On the morning of October 2, 2006, Charles “Charlie” Roberts IV, a milk truck driver who served Amish farms in the Nickel Mines area, filled his pick up truck with building supplies and drove to the nearby West Nickel Mines one-room schoolhouse where he ordered all the boys to leave. He barricaded the doors and bound the remaining girls. Their teacher, Emma Mae Zook, managed to escape and run to a nearby farm for help. Roberts shot eight out of ten girls, ages six through thirteen, killing five, before committing suicide in the schoolhouse. The shooting is known by the Amish as The Happening.

Witnesses who were inside the school detail a horrific scene, and police believe the gunman intended to hold the girls hostage for hours, possibly days after finding in his possession an extensive collection of weapons, including 9-millimeter semiautomatic pistol, two shotguns, a stun gun, two knives, two cans of gunpowder and 600 rounds of ammunition. They also recovered additional materials such as ear plugs, change of clothing, pliers, etc.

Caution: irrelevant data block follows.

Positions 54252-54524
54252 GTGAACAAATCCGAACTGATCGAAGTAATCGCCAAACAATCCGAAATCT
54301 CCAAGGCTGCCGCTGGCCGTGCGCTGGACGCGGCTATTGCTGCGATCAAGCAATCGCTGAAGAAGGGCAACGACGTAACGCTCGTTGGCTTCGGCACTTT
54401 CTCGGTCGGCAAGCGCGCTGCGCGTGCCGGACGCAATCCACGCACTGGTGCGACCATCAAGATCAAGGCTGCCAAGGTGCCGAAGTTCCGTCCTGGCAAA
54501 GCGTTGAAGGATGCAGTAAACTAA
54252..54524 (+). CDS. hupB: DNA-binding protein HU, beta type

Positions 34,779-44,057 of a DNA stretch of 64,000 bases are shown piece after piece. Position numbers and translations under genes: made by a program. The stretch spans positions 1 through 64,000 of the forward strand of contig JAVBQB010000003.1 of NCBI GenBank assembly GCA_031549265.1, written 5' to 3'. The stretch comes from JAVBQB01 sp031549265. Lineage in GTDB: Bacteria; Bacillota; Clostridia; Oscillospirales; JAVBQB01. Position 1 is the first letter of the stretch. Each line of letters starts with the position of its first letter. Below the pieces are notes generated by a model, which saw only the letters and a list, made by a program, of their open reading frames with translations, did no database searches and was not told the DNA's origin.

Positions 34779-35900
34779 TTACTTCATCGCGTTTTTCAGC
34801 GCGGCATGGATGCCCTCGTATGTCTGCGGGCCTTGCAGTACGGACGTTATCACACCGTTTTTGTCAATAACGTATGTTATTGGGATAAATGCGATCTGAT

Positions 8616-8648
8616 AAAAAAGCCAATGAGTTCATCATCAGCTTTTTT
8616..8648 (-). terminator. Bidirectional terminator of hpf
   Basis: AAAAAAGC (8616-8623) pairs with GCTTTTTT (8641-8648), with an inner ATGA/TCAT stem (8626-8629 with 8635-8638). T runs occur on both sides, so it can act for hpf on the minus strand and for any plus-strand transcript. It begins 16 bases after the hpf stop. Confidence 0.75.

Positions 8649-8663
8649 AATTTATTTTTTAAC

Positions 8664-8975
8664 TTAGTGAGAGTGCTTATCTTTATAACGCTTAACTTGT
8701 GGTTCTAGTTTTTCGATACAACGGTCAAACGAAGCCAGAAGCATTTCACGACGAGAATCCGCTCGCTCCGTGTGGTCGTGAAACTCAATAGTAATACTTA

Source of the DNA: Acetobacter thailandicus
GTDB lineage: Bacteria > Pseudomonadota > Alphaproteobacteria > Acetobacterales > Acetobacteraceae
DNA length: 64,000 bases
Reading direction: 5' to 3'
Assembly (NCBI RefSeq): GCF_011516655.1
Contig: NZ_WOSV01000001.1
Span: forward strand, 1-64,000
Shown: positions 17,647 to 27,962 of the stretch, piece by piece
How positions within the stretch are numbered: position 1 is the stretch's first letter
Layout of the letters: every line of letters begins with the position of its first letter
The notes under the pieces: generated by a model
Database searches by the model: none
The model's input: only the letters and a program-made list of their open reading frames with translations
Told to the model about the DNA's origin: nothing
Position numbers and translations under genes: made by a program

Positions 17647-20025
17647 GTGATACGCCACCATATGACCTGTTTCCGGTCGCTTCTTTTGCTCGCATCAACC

Roberts left suicide notes behind, which alluded to his anger at God for giving him a stillborn baby.  Roberts also mentioned molesting two female relatives, claims investigators haven’t been able to substantiate.

On the day of the shooting, the Amish community practiced forgiveness. Many of the Amish in the Nickel district, comforted the shooter’s family, and even set up a charitable fund for them.  This story of forgiveness has been the subject of books and movies such as Amish Grace by Donald Kraybill and Steven Nolt.  Additional books were written by Roberts’ mother, Terri Roberts, Forgiven: The Amish School Shooting, a Mother's Love, and a Story of Remarkable Grace, and his widow, Marie, One Light Still Shines: My Life Beyond the Shadow of the Amish Schoolhouse Shooting.